A tool cabinet is a very personal item. Every woodworker collects a unique set of tools. The cabinet that holds and organizes them must also be unique. Because of this, you might not want to build a cabinet exactly like mine. You will probably change the size, the arrangement of the shelves and drawers, or borrow bits and pieces and incorporate them into an altogether different design. In the end, it will be your personal tool cabinet. To help you personalize this project, let me review some of my thinking as I designed my cabinet.
Size—The cabinet, I decided, shouldn't hold every tool in my shop, just those that I use most often. If there were too many tools, it would be difficult to find the ones I want. So. I made a pile of my favorite tools—chisels, saws, planes, screwdrivers, mallets, and soon. I included some of the portable power tools that I use frequently—a drill, a saber saw, a router, and two sanders—but I left out things like router fences and saw guides that I only need occasionally. When I finished, the pile was surprisingly compact. There were lots of items in it, but they didn't take up as much space as I thought. I figured everything would fit into a l-x3-x4-ft. box. with room to spare.
Depth—The deeper the cabinet, the more tools it can hold. However, once you make a cabinet more than one or two tools deep, you create an organizational nightmare. Every time you need a tool from the back row, you must move several tools in front of it. As you work, the cabinet becomes more and more disorganized. Instead. I created some additional storage by hanging tools on the doors. The cabinet is actually two or three tools deep when it's closed, but everything is visible and accessible when it's open.
Height —1 put the cabinet on a stand so the lowest shelf is the same height as my workbench, while its highest shelf remains well within my reach. The height of the cabinet is carefully planned so everything in it is visible. I don't have to bend or stretch to reach anything.
Woodworkers often put one cabinet on top of another and keep seldom-used items in the bottom cabinet. This is a good idea because it makes maximum use of the space. I wanted to placc this cabinet within a few feet of my workbench, how ever, and was afraid that I'd constantly bang into open doors or drawers. I opted to mount a few shelves between the legs of the stand. This uses the space but saves my shins.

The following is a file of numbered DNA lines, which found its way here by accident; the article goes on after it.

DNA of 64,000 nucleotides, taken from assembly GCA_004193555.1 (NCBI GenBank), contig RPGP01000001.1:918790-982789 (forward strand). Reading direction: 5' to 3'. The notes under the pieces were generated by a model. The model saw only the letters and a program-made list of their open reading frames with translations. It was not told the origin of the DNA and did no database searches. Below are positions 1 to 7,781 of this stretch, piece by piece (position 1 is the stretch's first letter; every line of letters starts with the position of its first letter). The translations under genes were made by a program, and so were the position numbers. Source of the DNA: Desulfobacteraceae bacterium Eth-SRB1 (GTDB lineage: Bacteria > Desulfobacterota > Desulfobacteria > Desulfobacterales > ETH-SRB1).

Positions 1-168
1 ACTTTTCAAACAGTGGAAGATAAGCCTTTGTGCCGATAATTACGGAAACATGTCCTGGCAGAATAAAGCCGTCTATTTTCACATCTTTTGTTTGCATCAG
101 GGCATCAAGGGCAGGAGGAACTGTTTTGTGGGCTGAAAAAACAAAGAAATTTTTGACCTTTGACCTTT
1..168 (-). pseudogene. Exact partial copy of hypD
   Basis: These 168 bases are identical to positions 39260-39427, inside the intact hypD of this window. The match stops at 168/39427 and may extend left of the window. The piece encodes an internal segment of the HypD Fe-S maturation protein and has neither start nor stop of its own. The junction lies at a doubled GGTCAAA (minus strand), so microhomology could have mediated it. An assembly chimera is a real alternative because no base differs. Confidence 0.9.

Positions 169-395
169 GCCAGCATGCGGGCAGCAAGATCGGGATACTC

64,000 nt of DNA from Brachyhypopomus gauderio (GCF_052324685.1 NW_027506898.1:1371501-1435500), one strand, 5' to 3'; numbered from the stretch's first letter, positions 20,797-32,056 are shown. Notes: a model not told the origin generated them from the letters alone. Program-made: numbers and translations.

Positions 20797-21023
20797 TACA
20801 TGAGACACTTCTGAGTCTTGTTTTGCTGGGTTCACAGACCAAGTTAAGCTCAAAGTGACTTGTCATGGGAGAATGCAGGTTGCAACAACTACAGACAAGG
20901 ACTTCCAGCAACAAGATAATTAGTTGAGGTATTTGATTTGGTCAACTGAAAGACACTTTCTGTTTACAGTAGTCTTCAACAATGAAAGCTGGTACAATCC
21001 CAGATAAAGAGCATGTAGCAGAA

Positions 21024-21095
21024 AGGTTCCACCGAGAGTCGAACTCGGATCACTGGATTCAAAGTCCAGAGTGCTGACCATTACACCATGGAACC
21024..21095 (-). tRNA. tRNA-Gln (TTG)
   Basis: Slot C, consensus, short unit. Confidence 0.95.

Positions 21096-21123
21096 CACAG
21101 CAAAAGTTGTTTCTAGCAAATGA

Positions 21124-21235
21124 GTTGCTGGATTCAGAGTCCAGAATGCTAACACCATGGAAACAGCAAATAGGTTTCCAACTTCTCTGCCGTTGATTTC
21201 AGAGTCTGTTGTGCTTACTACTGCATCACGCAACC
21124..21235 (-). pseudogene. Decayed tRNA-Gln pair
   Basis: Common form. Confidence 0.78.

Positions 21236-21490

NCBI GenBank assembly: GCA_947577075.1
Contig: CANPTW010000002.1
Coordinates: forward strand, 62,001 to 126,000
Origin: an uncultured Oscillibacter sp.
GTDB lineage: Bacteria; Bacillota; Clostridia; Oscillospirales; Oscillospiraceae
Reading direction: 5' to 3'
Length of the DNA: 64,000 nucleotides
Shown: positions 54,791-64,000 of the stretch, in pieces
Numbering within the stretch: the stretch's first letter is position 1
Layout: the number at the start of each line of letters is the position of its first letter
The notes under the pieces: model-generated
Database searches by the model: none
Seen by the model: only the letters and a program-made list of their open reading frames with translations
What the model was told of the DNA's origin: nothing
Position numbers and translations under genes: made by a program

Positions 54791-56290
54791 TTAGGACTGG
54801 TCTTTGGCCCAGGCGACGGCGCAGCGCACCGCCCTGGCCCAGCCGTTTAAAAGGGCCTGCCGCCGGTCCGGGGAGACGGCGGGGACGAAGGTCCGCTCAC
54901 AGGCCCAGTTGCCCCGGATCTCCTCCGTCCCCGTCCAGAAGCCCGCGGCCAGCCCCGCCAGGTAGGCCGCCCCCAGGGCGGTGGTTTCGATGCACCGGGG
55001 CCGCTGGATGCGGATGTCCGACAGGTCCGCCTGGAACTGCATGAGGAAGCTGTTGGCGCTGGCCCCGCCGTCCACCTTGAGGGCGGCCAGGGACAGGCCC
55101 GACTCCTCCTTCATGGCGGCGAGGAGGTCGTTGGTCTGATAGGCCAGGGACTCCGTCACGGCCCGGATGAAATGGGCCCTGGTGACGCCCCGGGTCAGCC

Shelve types —Your shelves can be either fixed or adjustable. Most woodworkers prefer adjustable shelves, so they can rearrange them as they get more tools.
I chose to make the shelves permanent for aesthetic reasons. I like the solid feeling of a fixed shelf. I also like pigeonholes because all the nooks and niches help me stay organized. I configured the shelves to create nine compartments of varying sizes. I don't miss the versatility of adjustable shelves. My collection of tools and my interests have been fairlv stable for manv vears.
If you wish to rearrange the inside of the cabinet from time to time, mount the shelves on adjustable supports.
Drawer sizes—I chose to make drawers of three sizes for the same reason I decided to make various-sized pigeonholes. I also found that you can fit more drawers in a cabinet if you make several sizes. The construction is easier if vou make the drawers all the same. If vou do this, vou have w to build each drawer big enough to hold the largest item you want to store. That causes wasted space in the drawers that hold smaller tools.
I kept even the largest drawers as shallow as possible. The same logic applies here as it did to the cabinet: If a drawer is more than one or two tools deep, you'll find yourself moving tools to reach the one you need. The contents quickly become a jumble. If you must make deep drawers, consider building shallow, stacking trays to fit inside the drawers.
Please, remember that these are only one woodworker's answers to a few of the dilemmas vou face as you design a tool cabinet. They aren't necessarily the right answers; there are no right answers in these kinds of situations. What works well for me may not work at all for vou. so use w w your best judgment when laying out the cabinet. However (and this is a big. important however), consider each detail carefullv. It's the "details" that determine the difference between a great tool cabinet and a mediocre one. —N.E.
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There are a lot of things that either needs to be repaired, or put together when youre a homeowner. If youre a new homeowner, and have just gotten out of apartment style living, you might want to take this list with you to the hardware store. From remolding jobs to putting together furniture you can use these 5 power tools to get your stuff together. Dont forget too that youll need a few extra tools for other jobs around the house.